Worker arrives in Canary Wharf
More than eight in ten (81%) respondents who had experienced working abroad said that it had improved their career prospectsReuters

Youngsters across the world are choosing to embrace globalisation and work abroad to further their careers, according to recruiter Hydrogen Group.

The firm said that Generation Y, defined as those born in the 1980s and 1990s, consider themselves to be global citizens and are prepared to be mobile to maximise the return from their careers.

The Hydrogen Group and business school ESCP Europe surveyed 672 professionals aged between 21 and 30 and found that nearly half those questioned (48%) were willing to work abroad.

More than eight in ten (81%) respondents who had experienced working abroad said that it had improved their career prospects.

The study also found that by the time they turn 30 half (50%) of Generation Y will be working or will have worked internationally.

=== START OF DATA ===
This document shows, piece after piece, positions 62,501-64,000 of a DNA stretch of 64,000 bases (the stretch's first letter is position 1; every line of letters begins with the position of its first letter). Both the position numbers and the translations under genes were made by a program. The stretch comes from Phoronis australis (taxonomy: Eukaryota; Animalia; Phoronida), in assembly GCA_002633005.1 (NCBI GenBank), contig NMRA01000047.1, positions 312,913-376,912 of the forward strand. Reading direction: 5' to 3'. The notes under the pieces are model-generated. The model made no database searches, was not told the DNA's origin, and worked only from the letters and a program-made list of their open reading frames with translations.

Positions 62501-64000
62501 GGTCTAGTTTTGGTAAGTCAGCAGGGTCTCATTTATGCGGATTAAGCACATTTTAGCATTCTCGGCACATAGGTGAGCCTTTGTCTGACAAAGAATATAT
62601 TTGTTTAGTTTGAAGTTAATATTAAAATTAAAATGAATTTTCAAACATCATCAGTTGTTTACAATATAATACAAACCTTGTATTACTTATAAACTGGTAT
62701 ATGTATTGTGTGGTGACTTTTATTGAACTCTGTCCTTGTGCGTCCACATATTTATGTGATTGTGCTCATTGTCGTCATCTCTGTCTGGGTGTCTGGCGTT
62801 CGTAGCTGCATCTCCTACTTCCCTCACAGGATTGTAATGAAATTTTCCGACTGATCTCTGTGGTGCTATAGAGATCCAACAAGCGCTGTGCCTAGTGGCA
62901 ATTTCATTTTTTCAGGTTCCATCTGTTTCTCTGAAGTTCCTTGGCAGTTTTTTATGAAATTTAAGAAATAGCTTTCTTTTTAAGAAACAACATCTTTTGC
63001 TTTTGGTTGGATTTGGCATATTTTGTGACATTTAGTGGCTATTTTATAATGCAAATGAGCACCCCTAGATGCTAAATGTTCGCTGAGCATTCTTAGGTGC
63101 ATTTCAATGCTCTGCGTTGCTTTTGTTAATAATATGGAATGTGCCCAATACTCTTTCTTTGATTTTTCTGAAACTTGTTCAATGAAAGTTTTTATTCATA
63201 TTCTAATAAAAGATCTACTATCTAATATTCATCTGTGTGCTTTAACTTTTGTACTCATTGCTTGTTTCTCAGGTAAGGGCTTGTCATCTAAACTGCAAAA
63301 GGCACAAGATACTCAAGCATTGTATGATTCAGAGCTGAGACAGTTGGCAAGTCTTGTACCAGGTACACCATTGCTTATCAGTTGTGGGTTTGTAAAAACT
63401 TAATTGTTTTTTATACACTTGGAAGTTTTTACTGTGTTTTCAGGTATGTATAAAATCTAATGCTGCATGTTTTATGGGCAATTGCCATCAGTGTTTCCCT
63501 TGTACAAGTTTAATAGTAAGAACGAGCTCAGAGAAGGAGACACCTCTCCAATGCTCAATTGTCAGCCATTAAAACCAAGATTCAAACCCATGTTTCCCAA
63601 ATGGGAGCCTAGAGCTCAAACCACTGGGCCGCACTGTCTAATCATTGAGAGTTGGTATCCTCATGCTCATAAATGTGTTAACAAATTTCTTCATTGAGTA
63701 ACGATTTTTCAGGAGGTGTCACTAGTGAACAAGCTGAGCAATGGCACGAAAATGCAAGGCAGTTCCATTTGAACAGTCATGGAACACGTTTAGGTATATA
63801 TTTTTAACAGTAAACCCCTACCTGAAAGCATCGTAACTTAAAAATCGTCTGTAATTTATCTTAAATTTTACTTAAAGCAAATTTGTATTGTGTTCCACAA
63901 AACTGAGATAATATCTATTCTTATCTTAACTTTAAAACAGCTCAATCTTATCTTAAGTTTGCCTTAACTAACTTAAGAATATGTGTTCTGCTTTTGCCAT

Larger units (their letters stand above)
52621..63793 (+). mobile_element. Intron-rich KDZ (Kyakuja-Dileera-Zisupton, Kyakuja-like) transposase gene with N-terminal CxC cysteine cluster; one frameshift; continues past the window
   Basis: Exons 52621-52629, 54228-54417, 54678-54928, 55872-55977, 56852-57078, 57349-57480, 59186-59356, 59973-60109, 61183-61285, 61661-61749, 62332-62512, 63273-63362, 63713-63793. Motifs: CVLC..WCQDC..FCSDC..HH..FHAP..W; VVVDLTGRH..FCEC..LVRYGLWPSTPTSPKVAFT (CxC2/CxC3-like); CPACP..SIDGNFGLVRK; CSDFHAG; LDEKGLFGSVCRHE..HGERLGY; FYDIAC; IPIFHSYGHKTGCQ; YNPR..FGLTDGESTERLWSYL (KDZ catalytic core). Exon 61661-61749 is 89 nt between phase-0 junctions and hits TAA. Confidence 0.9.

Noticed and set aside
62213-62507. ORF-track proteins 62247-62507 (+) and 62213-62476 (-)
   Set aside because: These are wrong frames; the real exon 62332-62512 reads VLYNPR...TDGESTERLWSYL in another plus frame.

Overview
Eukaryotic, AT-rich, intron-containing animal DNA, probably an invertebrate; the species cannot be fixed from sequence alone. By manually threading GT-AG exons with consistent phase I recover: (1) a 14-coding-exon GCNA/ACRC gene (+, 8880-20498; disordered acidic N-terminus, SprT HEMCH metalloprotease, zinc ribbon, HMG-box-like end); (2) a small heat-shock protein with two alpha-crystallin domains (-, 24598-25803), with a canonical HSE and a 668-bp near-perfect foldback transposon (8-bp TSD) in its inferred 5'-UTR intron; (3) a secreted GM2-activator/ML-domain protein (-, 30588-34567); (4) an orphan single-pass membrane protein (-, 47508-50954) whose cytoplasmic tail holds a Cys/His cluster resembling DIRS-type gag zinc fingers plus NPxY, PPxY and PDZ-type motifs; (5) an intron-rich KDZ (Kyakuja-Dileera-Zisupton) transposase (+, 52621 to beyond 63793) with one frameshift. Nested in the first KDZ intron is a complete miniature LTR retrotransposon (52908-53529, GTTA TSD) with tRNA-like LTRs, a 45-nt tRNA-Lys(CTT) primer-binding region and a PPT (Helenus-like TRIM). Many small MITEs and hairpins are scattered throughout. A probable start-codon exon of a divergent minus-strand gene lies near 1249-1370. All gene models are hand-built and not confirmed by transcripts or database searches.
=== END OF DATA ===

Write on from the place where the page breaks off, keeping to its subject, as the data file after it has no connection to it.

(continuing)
"As the generation that has had the most relative exposure to the technological revolution and its impact on globalisation, it is not surprising that barriers to working abroad have all but disappeared for Generation Y," said Tim Smeaton, chief executive of the Hydrogen Group.

He added: "Highly motivated and ambitious, Generation Y's answer to the slow economic growth is to embrace the concept of global citizenship and the opportunities it offers for personal fulfilment and career development."

The research also revealed that those in Generation Y are much less wary than the older generation when considering where to relocate to.

The survey found that more than seven in ten (71%) would be prepared to move to a BRICS country despite the fact that of these, only China featured in the top 15 preferred countries of all age groups.